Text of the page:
Protecting Teeth With Mouthguards

When it comes to protecting your mouth, a mouthguard is an essential piece of athletic gear that should be part of an athlete’s standard equipment from an early age.

Mouthguards help buffer an impact or blow that otherwise could cause broken teeth, jaw injuries or cuts to the lip, tongue or face. Mouthguards also may reduce the rate and severity of concussions. An athlete is 60 times more likely to suffer harm to the teeth when not wearing a mouthguard.

Choose a mouthguard that:

  • is resilient and tear-resistant;
  • fits properly and is comfortable;
  • is easy to clean;
  • does not restrict speech or breathing.

Your dentist can make a custom mouthguard for you or your child that is comfortable and offers superior protection. Because treating a sports-related dental injury can cost thousands of dollars, a custom mouthguard is a worthwhile investment. While custom mouthguards are considered by many to be the most protective option, patients for whom a custom mouthguard is not feasible (for example, because of cost) should discuss other types of mouthguards with their dentist.

To get the best service from a mouthguard, you should rinse it before and after each use or brush with a toothbrush and toothpaste, and occasionally clean the it in cool, soapy water and rinse thoroughly. You should also:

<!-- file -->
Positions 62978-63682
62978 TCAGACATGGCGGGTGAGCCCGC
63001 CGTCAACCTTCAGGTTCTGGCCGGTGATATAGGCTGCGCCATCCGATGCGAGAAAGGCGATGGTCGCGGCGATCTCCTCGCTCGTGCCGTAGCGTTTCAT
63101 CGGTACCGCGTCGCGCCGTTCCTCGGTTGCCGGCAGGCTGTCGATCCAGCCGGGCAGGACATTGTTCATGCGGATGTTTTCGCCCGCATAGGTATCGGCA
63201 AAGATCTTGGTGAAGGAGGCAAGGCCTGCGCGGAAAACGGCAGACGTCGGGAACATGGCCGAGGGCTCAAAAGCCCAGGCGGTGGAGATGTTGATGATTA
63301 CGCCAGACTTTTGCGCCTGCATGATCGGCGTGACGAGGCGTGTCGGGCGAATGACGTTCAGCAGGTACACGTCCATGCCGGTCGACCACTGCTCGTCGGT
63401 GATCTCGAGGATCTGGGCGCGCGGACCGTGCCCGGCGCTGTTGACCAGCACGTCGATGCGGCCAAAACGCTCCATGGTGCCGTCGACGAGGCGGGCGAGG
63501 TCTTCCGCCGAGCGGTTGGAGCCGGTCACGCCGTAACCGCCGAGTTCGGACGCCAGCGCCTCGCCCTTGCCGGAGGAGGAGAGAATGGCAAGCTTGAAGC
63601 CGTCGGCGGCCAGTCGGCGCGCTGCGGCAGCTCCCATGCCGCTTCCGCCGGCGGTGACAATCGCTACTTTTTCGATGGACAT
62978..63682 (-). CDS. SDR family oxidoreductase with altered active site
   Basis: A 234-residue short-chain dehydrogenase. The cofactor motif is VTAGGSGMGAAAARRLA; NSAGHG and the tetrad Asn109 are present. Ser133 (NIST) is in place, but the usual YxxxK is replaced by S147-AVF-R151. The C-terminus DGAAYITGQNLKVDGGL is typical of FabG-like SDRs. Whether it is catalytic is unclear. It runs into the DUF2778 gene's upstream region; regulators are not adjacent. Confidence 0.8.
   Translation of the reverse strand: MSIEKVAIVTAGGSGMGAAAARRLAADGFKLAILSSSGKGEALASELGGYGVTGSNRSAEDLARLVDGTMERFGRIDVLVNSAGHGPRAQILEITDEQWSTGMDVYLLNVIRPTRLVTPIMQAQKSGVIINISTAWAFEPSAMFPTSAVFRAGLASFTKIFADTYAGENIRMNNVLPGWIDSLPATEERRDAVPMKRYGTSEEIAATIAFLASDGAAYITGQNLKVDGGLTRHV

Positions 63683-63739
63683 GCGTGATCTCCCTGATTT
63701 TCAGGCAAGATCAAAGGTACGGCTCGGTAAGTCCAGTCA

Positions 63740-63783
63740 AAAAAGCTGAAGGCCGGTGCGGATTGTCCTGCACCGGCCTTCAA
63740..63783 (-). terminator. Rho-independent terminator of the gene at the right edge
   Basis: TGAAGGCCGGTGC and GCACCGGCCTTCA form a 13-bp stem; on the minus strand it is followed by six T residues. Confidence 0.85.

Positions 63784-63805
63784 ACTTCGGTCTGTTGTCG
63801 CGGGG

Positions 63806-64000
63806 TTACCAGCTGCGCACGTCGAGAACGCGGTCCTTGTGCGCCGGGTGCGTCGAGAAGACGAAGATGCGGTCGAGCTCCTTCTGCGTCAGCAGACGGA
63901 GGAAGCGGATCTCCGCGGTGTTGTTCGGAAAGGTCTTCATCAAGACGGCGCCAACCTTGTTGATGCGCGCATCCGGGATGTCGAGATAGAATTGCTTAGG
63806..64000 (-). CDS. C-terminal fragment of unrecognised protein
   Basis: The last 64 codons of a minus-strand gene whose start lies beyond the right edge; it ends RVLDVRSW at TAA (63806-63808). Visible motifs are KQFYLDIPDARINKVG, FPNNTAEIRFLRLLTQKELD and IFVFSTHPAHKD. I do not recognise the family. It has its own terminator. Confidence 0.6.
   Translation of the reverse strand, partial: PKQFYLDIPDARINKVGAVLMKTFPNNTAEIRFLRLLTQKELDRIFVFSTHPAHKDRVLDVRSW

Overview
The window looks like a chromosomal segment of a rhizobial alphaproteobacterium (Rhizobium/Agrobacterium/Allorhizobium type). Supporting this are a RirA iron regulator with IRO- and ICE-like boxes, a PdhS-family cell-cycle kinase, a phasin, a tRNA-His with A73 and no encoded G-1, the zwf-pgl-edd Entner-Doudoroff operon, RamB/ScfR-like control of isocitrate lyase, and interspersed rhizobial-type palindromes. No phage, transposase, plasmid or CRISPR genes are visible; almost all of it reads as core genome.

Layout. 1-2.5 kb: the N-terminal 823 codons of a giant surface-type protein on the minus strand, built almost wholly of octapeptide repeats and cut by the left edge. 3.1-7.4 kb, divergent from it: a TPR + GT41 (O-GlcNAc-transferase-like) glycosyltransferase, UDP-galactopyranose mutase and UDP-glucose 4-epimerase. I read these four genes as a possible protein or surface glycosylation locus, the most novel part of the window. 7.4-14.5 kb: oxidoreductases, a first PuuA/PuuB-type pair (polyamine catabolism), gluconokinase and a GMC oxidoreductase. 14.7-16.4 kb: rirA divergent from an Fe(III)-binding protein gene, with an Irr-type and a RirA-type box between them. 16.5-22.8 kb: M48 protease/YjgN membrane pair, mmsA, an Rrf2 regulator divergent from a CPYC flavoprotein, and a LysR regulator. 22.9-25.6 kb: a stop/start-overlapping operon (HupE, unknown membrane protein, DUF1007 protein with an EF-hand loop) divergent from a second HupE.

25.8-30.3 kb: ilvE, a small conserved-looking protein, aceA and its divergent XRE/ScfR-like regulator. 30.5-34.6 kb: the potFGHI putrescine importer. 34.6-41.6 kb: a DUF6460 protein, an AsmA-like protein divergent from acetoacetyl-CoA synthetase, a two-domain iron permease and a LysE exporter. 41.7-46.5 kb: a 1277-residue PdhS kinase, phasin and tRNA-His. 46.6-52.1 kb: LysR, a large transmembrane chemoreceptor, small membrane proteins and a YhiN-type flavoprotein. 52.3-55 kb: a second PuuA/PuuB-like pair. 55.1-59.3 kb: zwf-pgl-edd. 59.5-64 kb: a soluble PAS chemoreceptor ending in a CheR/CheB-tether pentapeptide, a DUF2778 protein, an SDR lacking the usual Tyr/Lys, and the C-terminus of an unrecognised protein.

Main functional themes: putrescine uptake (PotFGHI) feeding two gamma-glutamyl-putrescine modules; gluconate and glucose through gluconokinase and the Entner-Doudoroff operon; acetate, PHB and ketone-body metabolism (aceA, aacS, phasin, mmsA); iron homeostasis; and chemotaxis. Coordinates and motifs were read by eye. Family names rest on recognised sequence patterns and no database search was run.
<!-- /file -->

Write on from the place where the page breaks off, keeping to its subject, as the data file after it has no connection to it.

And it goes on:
• not wear removable appliances, such as retainers, with a mouthguard;
  • wear a custom-fitted mouthguard if you wear braces or have a protruding jaw, receding chin or cleft palate;
  • not chew on or cut pieces off your mouthguard;
  • wear the mouthguard during practice sessions as well as during games;
  • schedule regular dental checkups and visit your dentist before each playing season;
  • bring your mouthguard to each dental visit.

For more information, visit the American Dental Association Web site at "www.ada.org".

Please contact the ADA if you have questions about this article.

© American Dental Association. All rights reserved. Reproduction or republication is strictly prohibited without the prior written permission from the American Dental Association.

MORE ARTICLES YOU MAY LIKE